by: Sandi Durell
Want some gossip? The inside scoop? The way to get anything and everything from just about anyone? Then go listen to what Bette Midler has to say as Sue Mengers – Hollywood’s one-of-a-kind influential press agent of the 60s. Mengers was larger than life – a caricature of herself bedecked in a turquoise blue caftan (or muumuu, if you’d rather) with some silver glitter, large glasses, long blonde tresses, cigarettes and joints flying in her long-nailed fingers.
The warning is out there, big and bold for all to see on the curtain as you take your seat in the Booth Theatre: “This play contains profanity, smoking, alcohol consumption, drug use, and gossip.” Yes, time to dish the dirt. And it’s all true!
Mengers thrived on her ability to maneuver her clients’ careers or steal new ones she coveted, deal with the producers and the studios with whatever it took – lying especially. “It’s all a game” says Midler as Mengers.
When this little gal wound up in New York City after she and her parents left Germany to escape Hitler, she wanted to be . . . a movie star! But they were all too pretty in acting school so she couldn’t compete and instead took a job as a receptionist at the William Morris Agency. “Every person who works in theatre is gay” – a revelation!
She pressed the flesh wherever she was – “Hello, my name is Sue Mengers with the William Morris Agency.” Great calling card. One night she was at a gay bar – The Lion in Greenwich Village – listening to a very young impressive singer – Barbra Streisand, the connection that became Mengers’ door to success. Streisand would schlep her from party to party introducing her to everyone. From there Sue made her way up, up, up signing clients Candice Bergen, Michael Caine, Faye Dunaway, Gene Hackman, Burt Reynolds, Bob Fosse and many more. Chutzpah!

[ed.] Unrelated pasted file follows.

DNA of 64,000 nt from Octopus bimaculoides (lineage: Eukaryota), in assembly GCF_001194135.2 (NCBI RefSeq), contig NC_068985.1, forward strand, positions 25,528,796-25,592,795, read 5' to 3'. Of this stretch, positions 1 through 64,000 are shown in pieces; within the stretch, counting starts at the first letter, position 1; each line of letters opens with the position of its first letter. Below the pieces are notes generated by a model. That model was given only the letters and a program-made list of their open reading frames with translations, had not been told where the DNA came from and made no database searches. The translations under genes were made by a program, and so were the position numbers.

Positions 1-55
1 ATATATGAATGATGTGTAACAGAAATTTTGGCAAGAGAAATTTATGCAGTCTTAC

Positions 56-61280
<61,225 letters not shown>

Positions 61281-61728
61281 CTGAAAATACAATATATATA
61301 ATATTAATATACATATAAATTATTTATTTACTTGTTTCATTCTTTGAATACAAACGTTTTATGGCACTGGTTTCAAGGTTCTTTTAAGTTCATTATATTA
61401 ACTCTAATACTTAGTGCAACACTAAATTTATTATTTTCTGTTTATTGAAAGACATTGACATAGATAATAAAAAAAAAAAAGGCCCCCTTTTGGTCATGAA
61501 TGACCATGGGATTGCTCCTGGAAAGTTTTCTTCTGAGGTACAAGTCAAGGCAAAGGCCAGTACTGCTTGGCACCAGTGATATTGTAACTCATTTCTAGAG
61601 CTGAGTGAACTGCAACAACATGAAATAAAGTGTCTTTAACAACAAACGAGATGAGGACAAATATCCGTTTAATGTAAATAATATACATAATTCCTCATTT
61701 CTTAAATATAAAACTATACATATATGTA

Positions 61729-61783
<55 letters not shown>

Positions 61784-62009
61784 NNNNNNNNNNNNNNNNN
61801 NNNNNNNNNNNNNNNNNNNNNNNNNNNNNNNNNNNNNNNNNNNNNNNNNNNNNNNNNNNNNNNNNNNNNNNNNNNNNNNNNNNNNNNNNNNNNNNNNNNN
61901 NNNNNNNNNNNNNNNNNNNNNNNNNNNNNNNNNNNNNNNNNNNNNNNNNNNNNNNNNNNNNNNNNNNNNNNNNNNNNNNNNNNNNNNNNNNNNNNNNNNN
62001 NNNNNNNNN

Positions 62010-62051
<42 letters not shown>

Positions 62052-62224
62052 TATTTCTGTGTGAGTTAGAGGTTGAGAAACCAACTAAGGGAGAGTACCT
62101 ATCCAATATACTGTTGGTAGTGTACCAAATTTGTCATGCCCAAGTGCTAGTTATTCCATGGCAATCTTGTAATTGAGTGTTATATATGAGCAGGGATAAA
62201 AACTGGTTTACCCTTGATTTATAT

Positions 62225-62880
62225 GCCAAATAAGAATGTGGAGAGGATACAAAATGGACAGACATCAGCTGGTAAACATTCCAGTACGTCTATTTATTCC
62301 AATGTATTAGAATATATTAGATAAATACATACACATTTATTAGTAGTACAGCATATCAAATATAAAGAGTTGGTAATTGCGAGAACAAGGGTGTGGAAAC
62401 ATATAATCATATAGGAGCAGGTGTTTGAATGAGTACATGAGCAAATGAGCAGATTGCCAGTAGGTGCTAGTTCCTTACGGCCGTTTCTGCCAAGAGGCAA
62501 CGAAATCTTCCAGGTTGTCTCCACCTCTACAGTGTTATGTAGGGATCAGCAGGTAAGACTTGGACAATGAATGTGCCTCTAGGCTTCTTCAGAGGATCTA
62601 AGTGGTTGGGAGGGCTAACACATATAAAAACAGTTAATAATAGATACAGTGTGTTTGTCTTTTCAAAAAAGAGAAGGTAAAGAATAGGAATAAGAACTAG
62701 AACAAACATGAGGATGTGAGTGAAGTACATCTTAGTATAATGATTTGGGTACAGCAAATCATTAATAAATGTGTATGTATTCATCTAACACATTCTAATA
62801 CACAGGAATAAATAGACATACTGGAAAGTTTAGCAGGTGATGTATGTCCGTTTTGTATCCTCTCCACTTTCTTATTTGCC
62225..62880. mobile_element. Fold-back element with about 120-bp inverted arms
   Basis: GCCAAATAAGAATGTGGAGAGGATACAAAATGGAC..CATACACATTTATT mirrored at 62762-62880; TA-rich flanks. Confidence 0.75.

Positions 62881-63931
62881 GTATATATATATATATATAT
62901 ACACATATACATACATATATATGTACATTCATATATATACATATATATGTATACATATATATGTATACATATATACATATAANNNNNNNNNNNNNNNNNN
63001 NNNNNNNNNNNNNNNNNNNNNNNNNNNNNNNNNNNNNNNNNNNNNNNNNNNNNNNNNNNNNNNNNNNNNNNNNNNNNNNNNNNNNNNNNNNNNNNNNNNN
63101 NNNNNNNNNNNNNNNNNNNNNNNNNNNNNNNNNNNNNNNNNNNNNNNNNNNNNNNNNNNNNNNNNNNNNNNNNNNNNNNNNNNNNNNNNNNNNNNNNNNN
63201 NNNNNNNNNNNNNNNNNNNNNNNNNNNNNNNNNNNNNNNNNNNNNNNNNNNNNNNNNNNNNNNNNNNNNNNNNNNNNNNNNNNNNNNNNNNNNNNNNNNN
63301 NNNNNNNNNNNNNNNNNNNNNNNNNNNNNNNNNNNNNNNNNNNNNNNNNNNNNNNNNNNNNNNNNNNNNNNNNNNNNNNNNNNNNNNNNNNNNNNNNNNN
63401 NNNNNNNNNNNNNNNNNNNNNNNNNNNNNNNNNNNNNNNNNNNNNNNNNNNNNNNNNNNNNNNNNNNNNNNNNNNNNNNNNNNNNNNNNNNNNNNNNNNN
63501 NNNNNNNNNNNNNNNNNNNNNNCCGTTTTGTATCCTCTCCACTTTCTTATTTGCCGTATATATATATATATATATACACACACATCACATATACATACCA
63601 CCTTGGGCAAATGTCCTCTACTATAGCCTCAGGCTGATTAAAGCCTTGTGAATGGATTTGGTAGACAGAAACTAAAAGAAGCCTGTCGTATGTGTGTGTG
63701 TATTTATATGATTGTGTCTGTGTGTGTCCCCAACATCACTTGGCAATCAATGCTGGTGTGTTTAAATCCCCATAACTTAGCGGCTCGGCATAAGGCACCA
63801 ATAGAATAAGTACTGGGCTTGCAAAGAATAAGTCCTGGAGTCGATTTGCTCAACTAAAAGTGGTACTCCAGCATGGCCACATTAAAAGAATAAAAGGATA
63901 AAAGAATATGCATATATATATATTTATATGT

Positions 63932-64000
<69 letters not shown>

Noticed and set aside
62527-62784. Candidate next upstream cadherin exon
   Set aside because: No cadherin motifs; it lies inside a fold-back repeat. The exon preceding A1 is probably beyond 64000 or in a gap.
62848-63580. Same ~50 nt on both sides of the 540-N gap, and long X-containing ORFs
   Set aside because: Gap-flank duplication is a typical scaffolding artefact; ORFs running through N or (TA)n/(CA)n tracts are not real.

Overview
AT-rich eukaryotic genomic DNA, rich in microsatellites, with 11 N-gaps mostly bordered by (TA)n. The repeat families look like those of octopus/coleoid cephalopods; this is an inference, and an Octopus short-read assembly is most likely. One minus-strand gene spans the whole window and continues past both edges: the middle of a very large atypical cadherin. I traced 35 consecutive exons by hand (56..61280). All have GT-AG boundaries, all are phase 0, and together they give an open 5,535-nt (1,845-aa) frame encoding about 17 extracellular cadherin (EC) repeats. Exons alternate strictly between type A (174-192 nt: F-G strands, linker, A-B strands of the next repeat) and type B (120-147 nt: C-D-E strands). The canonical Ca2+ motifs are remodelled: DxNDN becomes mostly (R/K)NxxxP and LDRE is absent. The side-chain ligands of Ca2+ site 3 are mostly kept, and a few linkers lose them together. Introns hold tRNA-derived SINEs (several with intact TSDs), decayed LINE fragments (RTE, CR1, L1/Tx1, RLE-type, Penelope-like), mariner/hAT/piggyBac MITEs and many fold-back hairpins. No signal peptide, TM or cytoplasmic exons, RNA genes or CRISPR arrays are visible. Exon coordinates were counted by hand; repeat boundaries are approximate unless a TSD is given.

With great one-liners and stories of her deceitful ways and dealings, she regales us with tales about Gene Hackman who she finagled into The French Connection, Faye Dunaway who wound up in Chinatown instead of Jane Fonda, and Barbra, Barbra, Barbra stories that are endless. Mengers was persuasive, ferocious and made things up as she moved along to get what she wanted. But she sincerely believed you “never blow a deal because of money.” She also had a mouth like a toilet.
The actual scene is set on a particular afternoon after Barbra’s lawyers had ended their relationship as Sue eagerly awaits an apology call from Streisand while getting ready to host one of her famous dinner parties – “all my guests have to be famous” and “it’s all business, all the time. . . why would anyone talk about anything other than show business? “ as she references the “good socialist, Vanessa Redgrave.”
She shares stories of Ali McGraw, a talent whom she heartbreakingly saw piddle away her career when she fell for Steve McQueen (whom she describes as mean, manic-depressive) and left the biz.
John Logan, who wrote this play, couldn’t have pulled it off without the Divine Ms. M who possesses many of Menger’s attributes because she, too, is larger than life. Mengers became the star she always wanted to be when Mike Wallace did a profile on her. She was a Super Agent!
The play is about self important people who only circle with other self important people. Can you relate? It’s 85 minutes long, no intermission. However, after about an hour of the quick-witted repartee, it begins to get tiresome.
But it’s worth the time and ticket price just to see and hear the Divine Ms. Midler since there couldn’t possibly be anyone else imaginable to play this role.
The Hollywood home setting by Scott Pask is “just a modest little Hacienda in the Hills of Beverly . . . previously owned by Zsa Zsa Gabor” with haunting lighting by Hugh Vanstone, the caftan by Ann Roth and the play craftily directed by Joe Mantello.
“I’ll Eat You Last” runs thru June 30 at the Booth Theatre, 222 W. 45th St. Information: